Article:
It is consistent with this approach that the vehicle will first be produced in small batch quantities for verification and testing. According to Kampker, this is a unique selling point of the Aachen approach. The StreetScooter – Minimum Costs, Maximum Know-How

Most electric cars currently available on the market are converted combustion engine vehicles. The Aachen scientists follow a different approach: The StreetScooter is being developed from scratch and demonstrates the value of 'purpose design': the aim is to develop a safe and reliable car for use in an urban environment, which is both cost-efficient and fun to use.

To realise these objectives, researchers from various disciplines are involved in the project: "This type of development project can only be realised by drawing on interdisciplinary expertise. The University offers all the expertise we need for our concept, ranging from the required engineering disciplines to the relevant business and economics disciplines," explains Fabian Schmitt, the Director of RWTH's Agency for Electric Mobility. Innovative Solutions for the Electric Car

This goal-oriented approach and the close cooperation with partners from industry has resulted in a number of innovative solutions. From the beginning of the project, cost-efficiency was a major consideration.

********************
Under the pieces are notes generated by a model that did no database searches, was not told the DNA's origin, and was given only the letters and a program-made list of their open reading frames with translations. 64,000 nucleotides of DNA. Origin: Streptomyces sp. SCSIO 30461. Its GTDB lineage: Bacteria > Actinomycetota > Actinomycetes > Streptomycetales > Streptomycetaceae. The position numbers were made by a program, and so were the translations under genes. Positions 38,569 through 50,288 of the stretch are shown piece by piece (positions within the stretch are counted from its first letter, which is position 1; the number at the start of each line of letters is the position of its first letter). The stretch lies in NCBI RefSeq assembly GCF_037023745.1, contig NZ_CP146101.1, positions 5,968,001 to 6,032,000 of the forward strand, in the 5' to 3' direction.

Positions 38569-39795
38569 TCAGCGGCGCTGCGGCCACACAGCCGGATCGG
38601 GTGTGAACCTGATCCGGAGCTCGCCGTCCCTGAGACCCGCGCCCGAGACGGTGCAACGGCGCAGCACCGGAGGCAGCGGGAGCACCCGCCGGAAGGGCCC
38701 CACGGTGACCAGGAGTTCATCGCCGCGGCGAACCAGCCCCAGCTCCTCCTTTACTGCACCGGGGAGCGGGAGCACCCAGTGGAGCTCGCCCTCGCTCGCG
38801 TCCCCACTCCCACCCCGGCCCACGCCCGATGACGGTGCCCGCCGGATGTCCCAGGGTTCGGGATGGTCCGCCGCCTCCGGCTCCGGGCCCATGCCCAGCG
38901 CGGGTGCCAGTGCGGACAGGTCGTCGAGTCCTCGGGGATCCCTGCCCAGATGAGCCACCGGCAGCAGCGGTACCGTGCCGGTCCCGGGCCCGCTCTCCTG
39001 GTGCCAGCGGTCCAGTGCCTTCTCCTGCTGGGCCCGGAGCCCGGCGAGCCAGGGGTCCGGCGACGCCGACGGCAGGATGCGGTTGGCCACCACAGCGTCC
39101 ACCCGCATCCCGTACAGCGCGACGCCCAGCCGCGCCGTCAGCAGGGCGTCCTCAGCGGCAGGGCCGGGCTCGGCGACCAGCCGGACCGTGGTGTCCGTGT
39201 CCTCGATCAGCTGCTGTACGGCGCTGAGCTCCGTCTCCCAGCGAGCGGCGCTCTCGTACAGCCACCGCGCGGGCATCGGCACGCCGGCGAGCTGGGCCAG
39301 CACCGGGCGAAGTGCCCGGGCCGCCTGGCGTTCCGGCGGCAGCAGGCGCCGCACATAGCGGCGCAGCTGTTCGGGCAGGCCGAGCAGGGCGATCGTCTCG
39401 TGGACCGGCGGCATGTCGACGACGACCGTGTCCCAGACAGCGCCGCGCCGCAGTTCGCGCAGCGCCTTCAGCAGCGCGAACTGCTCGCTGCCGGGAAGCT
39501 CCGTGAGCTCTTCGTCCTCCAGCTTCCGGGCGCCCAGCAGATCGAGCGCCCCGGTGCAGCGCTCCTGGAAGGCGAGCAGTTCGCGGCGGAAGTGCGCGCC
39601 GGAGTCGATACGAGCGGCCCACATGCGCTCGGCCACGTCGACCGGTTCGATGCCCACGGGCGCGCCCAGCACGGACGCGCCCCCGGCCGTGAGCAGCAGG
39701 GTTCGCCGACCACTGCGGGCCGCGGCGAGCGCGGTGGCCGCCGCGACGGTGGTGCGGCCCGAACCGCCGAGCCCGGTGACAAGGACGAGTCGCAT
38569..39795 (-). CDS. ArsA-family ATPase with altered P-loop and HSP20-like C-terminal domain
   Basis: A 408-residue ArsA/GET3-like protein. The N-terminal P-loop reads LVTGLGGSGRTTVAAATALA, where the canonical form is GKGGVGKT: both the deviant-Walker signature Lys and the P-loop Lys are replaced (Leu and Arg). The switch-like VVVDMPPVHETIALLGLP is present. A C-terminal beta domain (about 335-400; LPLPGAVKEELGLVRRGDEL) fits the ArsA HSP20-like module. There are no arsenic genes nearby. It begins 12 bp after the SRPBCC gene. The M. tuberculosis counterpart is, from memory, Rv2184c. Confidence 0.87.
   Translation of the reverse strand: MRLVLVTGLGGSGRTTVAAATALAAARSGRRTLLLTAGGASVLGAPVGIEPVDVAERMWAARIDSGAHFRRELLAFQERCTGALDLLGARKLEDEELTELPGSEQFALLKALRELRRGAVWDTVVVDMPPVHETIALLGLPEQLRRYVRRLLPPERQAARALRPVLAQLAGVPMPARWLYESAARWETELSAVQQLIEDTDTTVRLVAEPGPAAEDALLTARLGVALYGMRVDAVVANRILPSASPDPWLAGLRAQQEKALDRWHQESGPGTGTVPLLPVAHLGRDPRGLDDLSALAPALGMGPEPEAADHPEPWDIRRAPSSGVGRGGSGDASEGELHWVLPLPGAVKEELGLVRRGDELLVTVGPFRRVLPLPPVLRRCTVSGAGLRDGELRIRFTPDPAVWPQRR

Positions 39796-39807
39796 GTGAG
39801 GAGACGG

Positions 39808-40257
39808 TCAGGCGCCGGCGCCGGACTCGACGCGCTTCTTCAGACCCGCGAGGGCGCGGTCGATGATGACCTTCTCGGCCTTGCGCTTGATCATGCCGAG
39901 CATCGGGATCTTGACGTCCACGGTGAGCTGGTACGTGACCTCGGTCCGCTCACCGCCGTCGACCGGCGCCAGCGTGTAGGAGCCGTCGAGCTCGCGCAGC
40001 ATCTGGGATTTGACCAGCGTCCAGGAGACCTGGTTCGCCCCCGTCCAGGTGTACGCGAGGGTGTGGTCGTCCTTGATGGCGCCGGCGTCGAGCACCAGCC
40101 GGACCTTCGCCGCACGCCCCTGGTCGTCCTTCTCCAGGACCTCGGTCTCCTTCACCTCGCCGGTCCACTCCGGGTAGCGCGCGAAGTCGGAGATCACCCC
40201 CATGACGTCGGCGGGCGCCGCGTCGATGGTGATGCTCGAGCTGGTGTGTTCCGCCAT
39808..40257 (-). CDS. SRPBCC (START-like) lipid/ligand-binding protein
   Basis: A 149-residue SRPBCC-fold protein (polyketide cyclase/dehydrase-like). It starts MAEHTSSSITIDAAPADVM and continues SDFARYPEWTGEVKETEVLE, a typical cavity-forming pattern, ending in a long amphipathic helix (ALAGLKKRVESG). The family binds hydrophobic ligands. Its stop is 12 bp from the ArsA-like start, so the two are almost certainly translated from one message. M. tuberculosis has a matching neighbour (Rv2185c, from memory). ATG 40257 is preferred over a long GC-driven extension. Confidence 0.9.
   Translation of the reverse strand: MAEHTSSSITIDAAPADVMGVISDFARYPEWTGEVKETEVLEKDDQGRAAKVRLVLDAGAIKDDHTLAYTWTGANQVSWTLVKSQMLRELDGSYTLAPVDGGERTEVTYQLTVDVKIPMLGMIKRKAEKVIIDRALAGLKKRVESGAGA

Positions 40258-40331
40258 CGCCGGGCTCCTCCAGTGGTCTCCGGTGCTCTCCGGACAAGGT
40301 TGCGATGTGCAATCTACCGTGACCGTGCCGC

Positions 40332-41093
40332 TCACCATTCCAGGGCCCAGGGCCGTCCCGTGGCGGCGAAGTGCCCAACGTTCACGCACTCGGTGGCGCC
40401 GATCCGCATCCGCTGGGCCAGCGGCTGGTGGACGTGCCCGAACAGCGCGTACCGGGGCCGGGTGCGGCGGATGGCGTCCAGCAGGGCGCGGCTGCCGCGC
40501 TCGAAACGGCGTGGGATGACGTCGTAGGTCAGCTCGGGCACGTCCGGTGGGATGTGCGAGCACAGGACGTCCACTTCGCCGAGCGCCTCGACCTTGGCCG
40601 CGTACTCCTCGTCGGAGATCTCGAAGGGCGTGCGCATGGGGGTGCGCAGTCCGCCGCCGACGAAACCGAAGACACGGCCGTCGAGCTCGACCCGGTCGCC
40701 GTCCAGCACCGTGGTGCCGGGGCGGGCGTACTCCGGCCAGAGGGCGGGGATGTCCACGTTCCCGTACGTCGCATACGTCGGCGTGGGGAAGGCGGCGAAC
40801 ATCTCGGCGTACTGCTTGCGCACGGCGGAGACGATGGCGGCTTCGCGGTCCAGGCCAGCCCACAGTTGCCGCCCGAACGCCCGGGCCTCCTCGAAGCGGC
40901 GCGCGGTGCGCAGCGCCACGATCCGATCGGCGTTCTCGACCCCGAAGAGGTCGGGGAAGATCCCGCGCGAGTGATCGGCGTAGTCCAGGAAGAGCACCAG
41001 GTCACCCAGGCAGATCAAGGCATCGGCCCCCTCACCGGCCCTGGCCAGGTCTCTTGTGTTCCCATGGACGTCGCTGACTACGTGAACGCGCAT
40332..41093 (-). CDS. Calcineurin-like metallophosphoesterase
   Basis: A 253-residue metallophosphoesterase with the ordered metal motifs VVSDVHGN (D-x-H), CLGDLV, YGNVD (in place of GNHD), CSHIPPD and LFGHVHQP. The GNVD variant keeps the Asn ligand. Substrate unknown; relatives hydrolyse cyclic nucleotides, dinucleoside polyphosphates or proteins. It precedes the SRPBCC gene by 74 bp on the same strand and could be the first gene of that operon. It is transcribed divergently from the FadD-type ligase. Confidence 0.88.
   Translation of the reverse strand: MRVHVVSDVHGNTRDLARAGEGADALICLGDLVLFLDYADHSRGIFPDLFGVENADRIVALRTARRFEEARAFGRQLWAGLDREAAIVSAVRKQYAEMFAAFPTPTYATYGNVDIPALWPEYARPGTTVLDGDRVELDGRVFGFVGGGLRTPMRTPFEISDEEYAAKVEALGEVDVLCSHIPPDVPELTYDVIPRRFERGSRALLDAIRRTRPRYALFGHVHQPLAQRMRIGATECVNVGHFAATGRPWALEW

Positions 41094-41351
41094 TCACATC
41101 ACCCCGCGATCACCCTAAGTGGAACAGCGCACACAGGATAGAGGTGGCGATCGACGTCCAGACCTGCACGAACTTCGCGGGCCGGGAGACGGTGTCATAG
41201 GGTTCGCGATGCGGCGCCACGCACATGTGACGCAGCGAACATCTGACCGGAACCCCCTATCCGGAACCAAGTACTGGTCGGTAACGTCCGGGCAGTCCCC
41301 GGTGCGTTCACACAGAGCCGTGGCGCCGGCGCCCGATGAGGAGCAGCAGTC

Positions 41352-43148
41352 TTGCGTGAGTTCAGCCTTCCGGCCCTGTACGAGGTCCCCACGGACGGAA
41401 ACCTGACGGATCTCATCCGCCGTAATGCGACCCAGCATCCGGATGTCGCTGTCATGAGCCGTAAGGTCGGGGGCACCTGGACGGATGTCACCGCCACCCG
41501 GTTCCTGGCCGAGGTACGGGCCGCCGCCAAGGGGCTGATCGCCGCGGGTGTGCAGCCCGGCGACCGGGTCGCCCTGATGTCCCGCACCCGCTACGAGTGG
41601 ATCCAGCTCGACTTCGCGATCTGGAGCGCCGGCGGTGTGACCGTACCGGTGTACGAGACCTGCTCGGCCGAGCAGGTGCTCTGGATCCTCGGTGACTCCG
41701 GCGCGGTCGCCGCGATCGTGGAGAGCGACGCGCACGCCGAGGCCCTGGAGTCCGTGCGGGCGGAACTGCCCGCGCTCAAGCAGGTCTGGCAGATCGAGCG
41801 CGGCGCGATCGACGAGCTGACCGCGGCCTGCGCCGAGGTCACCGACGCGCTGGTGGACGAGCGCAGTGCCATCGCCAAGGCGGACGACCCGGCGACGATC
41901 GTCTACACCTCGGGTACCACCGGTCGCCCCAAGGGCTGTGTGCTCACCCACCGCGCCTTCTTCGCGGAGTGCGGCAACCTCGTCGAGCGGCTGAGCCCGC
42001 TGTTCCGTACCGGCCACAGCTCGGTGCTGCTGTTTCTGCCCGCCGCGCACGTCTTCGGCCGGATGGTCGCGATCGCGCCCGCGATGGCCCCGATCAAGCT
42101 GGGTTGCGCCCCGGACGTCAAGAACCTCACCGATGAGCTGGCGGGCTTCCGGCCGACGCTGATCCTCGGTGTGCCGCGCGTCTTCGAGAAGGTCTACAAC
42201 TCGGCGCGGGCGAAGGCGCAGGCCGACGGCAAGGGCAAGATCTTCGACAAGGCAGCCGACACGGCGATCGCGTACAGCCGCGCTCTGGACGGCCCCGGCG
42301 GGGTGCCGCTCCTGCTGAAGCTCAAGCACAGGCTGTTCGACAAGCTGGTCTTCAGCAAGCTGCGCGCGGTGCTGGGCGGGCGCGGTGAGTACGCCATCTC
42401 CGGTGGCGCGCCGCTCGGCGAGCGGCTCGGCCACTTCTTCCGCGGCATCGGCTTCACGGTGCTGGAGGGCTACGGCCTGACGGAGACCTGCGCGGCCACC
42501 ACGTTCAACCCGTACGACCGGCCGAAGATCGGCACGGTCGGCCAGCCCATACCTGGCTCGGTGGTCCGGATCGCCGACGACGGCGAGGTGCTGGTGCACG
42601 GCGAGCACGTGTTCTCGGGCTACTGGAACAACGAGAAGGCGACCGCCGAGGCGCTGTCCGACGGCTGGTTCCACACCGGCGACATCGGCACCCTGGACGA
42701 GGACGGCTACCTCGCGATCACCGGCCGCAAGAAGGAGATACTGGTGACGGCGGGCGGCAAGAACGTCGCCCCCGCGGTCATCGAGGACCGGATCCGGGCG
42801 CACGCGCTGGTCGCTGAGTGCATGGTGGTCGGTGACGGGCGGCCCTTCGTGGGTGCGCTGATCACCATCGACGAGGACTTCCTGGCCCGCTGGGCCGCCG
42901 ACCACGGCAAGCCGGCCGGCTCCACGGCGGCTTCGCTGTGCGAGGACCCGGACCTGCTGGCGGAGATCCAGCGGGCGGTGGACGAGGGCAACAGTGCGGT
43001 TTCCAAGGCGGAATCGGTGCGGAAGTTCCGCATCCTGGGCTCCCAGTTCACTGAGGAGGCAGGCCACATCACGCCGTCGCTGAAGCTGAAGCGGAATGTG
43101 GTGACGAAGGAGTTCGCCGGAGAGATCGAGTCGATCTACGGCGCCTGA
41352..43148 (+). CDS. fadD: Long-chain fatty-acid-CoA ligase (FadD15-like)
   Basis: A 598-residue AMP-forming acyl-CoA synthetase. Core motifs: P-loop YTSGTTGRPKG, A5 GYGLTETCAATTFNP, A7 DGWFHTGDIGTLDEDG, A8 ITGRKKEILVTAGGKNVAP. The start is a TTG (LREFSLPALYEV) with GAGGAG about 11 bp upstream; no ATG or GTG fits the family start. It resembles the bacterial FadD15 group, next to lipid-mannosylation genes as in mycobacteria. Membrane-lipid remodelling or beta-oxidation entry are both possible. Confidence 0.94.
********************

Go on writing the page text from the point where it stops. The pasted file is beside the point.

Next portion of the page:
For example, the StreetScooter will be equipped with a modular battery system mounted in the vehicle's underbody. The ion-lithium batteries are produced by a medium-sized company located in Lübeck. Customers are able to choose whether they need one, two, or three batteries: each battery provides a cruising range of about 45 km (28 miles). In this way, customers have the chance to adapt the vehicle to their needs – a useful option considering the fact that most daily drives are less than 10 km (6 miles).

Car owners also don't have to be concerned about issues such as battery lifetime and recycling, as the batteries for the car are leased, and not purchased.

Concerning passenger comfort and safety, no compromises were made: The vehicle comes with two front airbags, anti-lock braking system (ABS) and electronic stability programme (ESP). The batteries have a voltage of 60V, which poses no danger to occupants or rescue workers in case of an accident, and garage staff also do not require special training.

Also, the vehicle is equipped with an intelligent thermal management system to ensure pleasant temperatures in the passenger compartment – this is necessary as the energy consumption of a standard air conditioning system would be too high at more extreme temperatures, both cold and warm. StreetScooter Variants: Also as Convertible

The StreetScooter prototype will be a three-plus-one seater with room for a child seat. The modular system as well as the car body, which consists of several steel sections and whose length can be adjusted without much difficulty, make it possible to produce derivatives, such as a two-seater, a convertible, or a compact utility vehicle.

Wherever possible, standard parts are being used, with slight modifications where necessary – this helps to reduce costs. Also striving for cost efficiency, the innovative production strategy envisages only about 20 instead of the usual 100 assembly stations.

(Editor's note: the StreetScooter was shown at the 2011 Frankfurt Motor Show. This press release has been published earlier)